Field Trip: Veliger Tows

Zebra mussels attached to native mussels. (Photo: SCRA)

Zebra mussels are a common aquatic invasive species (AIS) discussed around the SCRA office, but what exactly is a zebra mussel and why does it matter? Recognizable for their distinctive D-shaped bodies and stripes, zebra mussels are filter feeders that take away food from native species and colonize hard surfaces or vegetation in lakes or rivers. They are a headache for humans, too, clogging drainage pipes and covering dock posts and rocks with their sharp shells.

 

Protecting the St. Croix and Namekagon Rivers from the spread of zebra mussels is a priority for the St. Croix River Association and its partners. Although zebra mussels are present in the St. Croix between Prescott and the Stillwater Lift Bridge, the Riverway north of the Soo Line High Bridge is currently free of zebra mussels. They do not move from one water body to another on their own accord, so the spread of zebra mussels is accomplished by hitching a ride on improperly cleaned boats and watercraft.

 

Water filters into the plankton collection cup as the tow is pulled up. (Photo: Sophia Patane, SCRA)

Each summer, SCRA partners with the National Park Service, the Minnesota and Wisconsin Departments of Natural Resources, lake associations, and others to conduct monitoring efforts for zebra mussels throughout the St. Croix watershed. Multiple spots along rivers and lakes are sampled through veliger tows, which help capture the microscopic veligers, or mussel larvae, at an early stage in their development. Since zebra mussels release their veligers when the water is at a certain temperature between late June and late July, early detection efforts during this time help inform management decisions and protect native species. When sampling lakes, SCRA reaches out to local lake associations to get them involved in the process by using a boat already located on the lake being sampled to avoid being a vector of spread.

 

 

Veliger tows are accomplished with the help of a device that looks like a windsock with a weighted thermos at the end of it. At each test site, the tow is lowered into the water to a minimum depth of 9 feet. Once the tow is pulled back up to the surface, the plankton net portion of the tow is unscrewed from the plankton collection cup. The plankton net (made of 63 micron mesh) helps direct the water into the cup, which is able to drain excess water to leave a concentrated sample of water with any particulates—and veligers—trapped inside.

 

Washing down the sides of the plankton collection cup. (Photo: Sophia Patane, SCRA)

This process of veliger tows requires meticulous attention to detail. After a spray bottle is filled with water from the test site and used to wash down the walls of the plankton collection cup, the contents are poured into a larger container that will head to a lab for testing. For lakes, this container is a bit larger as it contains samples from three different sites (at the boat launch, on the opposite side of the lake, and at the deepest point of the lake) to create a composite sample. Ethanol is added to help preserve the samples in transit prior to testing. The time and location of each collection must be documented, then it’s on to the next testing site. The spray bottle is safely emptied and the net and cup is placed in a bucket with a bleach solution to fully decontaminate it between sites.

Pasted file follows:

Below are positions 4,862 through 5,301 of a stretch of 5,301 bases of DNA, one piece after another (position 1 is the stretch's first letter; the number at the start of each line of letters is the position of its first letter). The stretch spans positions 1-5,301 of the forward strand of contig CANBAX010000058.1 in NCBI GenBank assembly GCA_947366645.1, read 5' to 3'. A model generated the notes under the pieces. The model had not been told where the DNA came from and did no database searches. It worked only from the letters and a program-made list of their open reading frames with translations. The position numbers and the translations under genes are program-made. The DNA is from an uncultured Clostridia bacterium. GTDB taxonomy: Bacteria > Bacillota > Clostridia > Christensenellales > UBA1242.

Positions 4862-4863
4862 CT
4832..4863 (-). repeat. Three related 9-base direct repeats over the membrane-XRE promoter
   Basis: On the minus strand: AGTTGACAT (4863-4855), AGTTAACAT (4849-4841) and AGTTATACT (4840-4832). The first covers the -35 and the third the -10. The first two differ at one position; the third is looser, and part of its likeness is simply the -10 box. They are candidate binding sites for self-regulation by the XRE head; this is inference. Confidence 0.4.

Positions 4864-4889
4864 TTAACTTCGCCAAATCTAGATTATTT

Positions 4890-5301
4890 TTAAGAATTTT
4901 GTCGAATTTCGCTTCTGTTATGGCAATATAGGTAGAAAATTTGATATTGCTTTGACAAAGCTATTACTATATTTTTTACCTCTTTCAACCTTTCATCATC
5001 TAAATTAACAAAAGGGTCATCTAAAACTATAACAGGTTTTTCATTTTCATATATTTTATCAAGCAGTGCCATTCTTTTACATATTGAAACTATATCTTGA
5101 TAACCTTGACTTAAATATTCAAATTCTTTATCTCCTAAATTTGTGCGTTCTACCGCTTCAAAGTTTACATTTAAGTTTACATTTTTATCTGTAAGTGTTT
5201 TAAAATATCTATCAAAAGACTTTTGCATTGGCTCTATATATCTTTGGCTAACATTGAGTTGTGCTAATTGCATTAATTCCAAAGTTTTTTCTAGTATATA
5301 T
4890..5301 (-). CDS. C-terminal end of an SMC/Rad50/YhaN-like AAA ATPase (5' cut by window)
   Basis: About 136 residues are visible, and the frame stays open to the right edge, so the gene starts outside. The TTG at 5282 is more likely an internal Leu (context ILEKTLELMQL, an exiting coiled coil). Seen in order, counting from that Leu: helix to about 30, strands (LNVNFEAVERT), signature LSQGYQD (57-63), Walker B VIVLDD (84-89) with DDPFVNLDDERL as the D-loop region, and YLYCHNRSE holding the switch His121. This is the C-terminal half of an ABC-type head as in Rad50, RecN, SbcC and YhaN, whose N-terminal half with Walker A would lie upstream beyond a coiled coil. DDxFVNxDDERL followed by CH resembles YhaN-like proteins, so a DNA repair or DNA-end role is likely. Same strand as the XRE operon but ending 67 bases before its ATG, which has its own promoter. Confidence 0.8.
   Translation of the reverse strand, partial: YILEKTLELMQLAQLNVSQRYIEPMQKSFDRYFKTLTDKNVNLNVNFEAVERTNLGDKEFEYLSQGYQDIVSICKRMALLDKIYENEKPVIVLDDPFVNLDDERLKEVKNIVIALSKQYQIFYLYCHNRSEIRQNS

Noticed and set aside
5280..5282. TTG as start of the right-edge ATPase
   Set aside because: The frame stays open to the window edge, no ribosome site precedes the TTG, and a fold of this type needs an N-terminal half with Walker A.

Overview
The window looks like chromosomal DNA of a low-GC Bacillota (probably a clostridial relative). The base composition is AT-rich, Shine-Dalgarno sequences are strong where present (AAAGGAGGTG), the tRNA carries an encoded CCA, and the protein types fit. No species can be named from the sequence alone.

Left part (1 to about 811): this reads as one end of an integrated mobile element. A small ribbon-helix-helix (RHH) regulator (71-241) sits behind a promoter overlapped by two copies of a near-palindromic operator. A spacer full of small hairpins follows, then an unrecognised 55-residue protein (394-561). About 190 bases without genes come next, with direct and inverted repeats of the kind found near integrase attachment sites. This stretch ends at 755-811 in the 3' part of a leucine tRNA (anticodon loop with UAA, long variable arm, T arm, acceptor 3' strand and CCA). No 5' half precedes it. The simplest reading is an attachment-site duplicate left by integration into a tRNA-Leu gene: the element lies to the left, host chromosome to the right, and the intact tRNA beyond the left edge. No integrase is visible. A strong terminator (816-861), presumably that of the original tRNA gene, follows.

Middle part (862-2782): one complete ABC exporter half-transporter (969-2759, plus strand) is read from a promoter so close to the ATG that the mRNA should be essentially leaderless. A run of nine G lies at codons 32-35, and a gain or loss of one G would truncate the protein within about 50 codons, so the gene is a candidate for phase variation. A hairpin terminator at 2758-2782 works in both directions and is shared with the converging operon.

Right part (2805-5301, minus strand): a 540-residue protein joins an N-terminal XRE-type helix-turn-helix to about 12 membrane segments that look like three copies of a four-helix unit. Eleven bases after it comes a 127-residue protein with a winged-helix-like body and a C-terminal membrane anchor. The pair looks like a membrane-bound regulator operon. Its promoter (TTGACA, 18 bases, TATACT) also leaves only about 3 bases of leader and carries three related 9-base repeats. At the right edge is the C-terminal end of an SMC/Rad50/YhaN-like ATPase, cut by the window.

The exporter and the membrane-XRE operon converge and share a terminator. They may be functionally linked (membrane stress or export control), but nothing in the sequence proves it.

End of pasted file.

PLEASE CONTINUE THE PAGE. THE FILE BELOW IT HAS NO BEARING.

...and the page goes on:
Results come back in 2-3 months, but the sample only needs to last for a few weeks in order to get to the lab. If the sample comes back positive, additional monitoring efforts must be made—including taking 5 separate samples, shoreline walks to examine boat lifts and launches, and even scuba diving to get a closer look.

 

Veliger tow essentials: a plankton net and plankton collection cup, spray bottle, and sample container. (Photo: Sophia Patane, SCRA)

Zebra Mussel warning sign at the Big McKenzie boat launch. (Photo: Sophia Patane, SCRA)

 

It might feel a bit counterintuitive to go looking for something in the hopes you won’t find it, but these efforts are essential to protecting our native species and beloved ecosystems. For example, Big McKenzie Lake lies on the border of Washburn and Burnett Counties in Wisconsin and has a known population of zebra mussels. Monitoring is essential to track the change in size of the population and progress of their spread. While it is illegal in both Minnesota and Wisconsin to transport any vegetation, animals, or invertebrates to other lakes or water bodies, an ordinance passed in Burnett and Washburn Counties has helped to further slow the spread to other lakes connected to Big McKenzie. It states that if a decontamination station is present at a boat launch, it is the law to decontaminate your boat or watercraft before entering and exiting the lake or waterbody. Failure to do so can result in a fine

 

Through its connection to other lakes that eventually drain into the Namekagon River, Big McKenzie is a reminder of how the health of one body of water can have an impact on an entire watershed. To reach communities across a watershed the size of the state of New Jersey, SCRA provides support and collaborates with partners to diligently monitor and educate the public about zebra mussels. Boaters who carefully clean, drain, and dry their boats and watercraft to ensure they are not giving a free ride to the zebra mussels from infested water bodies play a vital role in protecting the St. Croix National Scenic Riverway for present and future generations. 

 

If you would like to support this important monitoring work, and SCRA’s other important conservation work, please donate today.

 

Header Photo: Sophia Patane, SCRA
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